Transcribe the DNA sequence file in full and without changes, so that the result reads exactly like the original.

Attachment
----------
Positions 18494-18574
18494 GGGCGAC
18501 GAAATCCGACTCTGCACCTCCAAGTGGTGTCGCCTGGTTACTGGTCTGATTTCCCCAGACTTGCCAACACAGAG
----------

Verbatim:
Positions 18494-18574
18494 GGGCGAC
18501 GAAATCCGACTCTGCACCTCCAAGTGGTGTCGCCTGGTTACTGGTCTGATTTCCCCAGACTTGCCAACACAGAG